Home > $$$$$$$$$, IdeaLab, JRC, qr, quick response, viktoria sundqvist > Idealab idea IN YOUR FACE!

Idealab idea IN YOUR FACE!

Although the project hasn’t started yet, we’ve been kicking ideas around pretty mercilessly at the Freeman’s parent company IdeaLab Facebook page, one of the Journal Register Company’s new initiatives.

(As mentioned on July 12, 17 lucky people and myself will be experimenting with the latest technology and tools. We’re getting gadgets – an iPad, and smartphone of our choice and a netbook – 10 hours of paid free time per week and $$$$$$$$$$$$$$$$$$$$$500 per month on top. There are no rules. You can even write “$$$$$$$$$$$$$$$$$$$$$.”)

One suggestion by Viktoria Sundqvist, editor of the Middletown Press in Connecticut, got me going. What if you were to put Quick Response coding on the paper to unlock features on your smartphone? “This will allow readers to snap a picture of the code with their cell phones and immediately get access to our online edition as the phone will translate the QR code,” she wrote.

I gave it a shot.


Sweet. Can’t wait to get started.

UPDATE: I’m informed by a party-pooping publisher from Torrington, Conn., that it’s probably faster to type the web address (I’m assuming it’s a shortened version like http://bit.ly/a239b5 and not something like http://dailyfreeman.com/video/media-16549029/).

It is.

But what if the code was used for something like this?

In a more theoretical and utilitarian way (and I’m not even claiming to know how to do this), what if you use your lap top’s camera on a Quick Response code over a story about Kingston crime and a 3-D map of Kingston with stats (ala crimereports.com) popped up on your screen?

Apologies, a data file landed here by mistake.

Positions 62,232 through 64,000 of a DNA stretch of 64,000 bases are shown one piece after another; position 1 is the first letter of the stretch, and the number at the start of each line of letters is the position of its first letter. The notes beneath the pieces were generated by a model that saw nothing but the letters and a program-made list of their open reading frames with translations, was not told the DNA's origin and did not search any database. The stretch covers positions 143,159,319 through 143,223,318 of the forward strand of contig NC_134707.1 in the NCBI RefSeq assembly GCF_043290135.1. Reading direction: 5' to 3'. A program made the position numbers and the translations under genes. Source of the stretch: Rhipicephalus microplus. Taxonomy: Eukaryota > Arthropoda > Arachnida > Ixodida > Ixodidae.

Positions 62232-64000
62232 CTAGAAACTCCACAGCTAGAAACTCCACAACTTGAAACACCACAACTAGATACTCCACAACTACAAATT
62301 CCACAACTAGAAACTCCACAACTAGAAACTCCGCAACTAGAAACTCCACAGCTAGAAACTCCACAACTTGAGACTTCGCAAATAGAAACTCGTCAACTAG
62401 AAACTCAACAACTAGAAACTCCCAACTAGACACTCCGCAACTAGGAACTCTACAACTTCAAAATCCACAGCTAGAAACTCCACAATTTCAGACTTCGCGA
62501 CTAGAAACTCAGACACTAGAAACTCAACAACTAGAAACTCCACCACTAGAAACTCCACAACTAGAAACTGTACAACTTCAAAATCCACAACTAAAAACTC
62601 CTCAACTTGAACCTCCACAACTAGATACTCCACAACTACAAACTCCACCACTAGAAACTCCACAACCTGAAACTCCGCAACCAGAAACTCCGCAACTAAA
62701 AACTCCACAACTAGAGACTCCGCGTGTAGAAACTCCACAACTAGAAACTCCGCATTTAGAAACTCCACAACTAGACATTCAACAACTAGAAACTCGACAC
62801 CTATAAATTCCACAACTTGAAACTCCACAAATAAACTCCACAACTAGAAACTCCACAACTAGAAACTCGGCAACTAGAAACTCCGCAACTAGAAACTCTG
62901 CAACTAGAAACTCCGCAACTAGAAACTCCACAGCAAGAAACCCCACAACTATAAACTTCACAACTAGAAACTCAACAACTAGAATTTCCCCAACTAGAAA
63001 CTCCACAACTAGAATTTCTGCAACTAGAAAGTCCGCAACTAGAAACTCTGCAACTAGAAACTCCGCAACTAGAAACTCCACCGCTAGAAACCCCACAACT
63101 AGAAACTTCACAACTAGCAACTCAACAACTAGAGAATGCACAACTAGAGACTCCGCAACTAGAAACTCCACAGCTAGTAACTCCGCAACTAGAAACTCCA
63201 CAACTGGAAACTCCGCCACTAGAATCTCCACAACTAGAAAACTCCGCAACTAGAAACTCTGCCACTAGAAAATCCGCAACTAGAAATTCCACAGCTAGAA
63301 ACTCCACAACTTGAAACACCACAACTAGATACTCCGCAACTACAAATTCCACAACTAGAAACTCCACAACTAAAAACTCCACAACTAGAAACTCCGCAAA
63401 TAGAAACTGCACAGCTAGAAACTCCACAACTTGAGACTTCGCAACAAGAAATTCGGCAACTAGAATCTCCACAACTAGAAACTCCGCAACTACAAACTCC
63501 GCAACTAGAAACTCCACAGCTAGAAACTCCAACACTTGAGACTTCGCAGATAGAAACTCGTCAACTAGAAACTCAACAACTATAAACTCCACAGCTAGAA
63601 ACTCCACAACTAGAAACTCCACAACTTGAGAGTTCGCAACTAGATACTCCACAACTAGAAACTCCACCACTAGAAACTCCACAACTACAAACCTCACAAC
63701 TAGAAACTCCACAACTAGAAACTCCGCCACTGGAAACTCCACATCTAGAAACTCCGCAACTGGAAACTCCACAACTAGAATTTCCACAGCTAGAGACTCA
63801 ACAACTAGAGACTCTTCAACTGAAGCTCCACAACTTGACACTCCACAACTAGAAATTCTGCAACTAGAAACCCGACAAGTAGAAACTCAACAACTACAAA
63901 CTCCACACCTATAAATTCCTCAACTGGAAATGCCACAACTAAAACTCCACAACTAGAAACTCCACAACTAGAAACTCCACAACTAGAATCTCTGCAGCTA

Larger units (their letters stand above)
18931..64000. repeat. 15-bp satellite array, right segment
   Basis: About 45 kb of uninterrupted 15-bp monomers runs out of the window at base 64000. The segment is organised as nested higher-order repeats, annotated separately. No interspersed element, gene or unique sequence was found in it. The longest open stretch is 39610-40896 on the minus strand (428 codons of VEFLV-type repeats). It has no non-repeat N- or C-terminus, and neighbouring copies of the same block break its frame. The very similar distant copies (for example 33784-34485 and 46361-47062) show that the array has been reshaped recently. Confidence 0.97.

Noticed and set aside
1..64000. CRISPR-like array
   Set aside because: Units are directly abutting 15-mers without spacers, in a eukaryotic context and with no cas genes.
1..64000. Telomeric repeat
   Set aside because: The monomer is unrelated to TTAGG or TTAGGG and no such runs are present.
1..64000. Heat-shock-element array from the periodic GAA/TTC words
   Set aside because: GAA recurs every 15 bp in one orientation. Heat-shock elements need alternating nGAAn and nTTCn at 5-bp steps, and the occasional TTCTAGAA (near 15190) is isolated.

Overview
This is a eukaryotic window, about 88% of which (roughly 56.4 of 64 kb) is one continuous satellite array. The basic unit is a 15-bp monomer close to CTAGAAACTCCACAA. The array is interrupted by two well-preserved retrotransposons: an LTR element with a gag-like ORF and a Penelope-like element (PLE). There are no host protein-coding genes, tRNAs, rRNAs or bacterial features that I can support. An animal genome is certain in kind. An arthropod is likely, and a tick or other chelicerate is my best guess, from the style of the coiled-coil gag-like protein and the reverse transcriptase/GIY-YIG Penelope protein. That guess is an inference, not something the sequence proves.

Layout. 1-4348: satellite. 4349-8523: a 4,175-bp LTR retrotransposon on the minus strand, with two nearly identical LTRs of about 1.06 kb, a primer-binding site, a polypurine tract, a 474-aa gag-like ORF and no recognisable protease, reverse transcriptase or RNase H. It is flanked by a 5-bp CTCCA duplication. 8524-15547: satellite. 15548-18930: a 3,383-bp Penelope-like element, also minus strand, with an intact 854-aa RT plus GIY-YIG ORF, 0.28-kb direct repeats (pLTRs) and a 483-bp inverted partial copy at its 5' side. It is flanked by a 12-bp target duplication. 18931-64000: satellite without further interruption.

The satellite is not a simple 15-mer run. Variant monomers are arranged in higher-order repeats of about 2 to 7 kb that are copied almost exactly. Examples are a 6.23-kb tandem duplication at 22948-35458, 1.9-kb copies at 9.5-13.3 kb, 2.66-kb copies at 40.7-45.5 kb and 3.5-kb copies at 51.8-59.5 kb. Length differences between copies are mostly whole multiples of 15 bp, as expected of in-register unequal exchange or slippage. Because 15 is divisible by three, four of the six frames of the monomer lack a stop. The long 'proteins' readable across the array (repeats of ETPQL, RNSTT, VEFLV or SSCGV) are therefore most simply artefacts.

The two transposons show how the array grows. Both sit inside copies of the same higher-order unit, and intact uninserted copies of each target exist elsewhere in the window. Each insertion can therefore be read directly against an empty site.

What do you think?

  1. July 22, 2010 at 1:05 pm

    I think you're thinking along the right lines, but what you also need is an augmented reality layer: http://www.layar.com. THAT would be awesome.

  2. July 22, 2010 at 1:23 pm

    And I think you're shamelessly plugging an app. But I'll give it a shot once I get the tools.

  3. July 22, 2010 at 2:48 pm

    I think this is an exciting idea, too, Ivan. I did my own little QR code experiment last month. In my post about it, I linked to The Edmonton Journal's announcement of its QR code initiative. It's among the few North American newspapers playing around with this. If nothing else, QR codes invite readers who may not have been previously inclined to do so to interact with your mobile brand. The paper's there, their smart phone's there and there's these funky looking codes that allegedly tie the two together. Any remotely curious person is going to check it out at least once. After that, the key will be to point users to content that adds value to what they can get in print — not merely repackages it — and takes advantage of the special capabilities of mobile devices. For example, if you're doing a story about a food drive, you could instruct the reader, "Scan this code for the drop-off location nearest you." You'd pick up their location from their phone and display the nearest site on a nice shiny map that could also let them call the location or save the address in their contacts or driving directions app with a single click. Then, while you have them, why not have the landing page showcase other mobile features users may not realize the Freeman had? Say a Layar layer that superimposes illustrations of planned building projects as users walk past their proposed sites.(A Layar partner, by the way, just released a free cloud-based GUI/CMS that makes it easy for non-programmers to develop their own AR content.)As for the Torrington publisher's point: One, QR codes can do more than just send users to URLs. They can also send them a text message or have their phone automatically dial a phone number. The real advantage over shortened URLs, though, is that QR codes can be dynamic. There are services that let you change what they point to after they are created and used. Best of luck with this. I think you are onto something!

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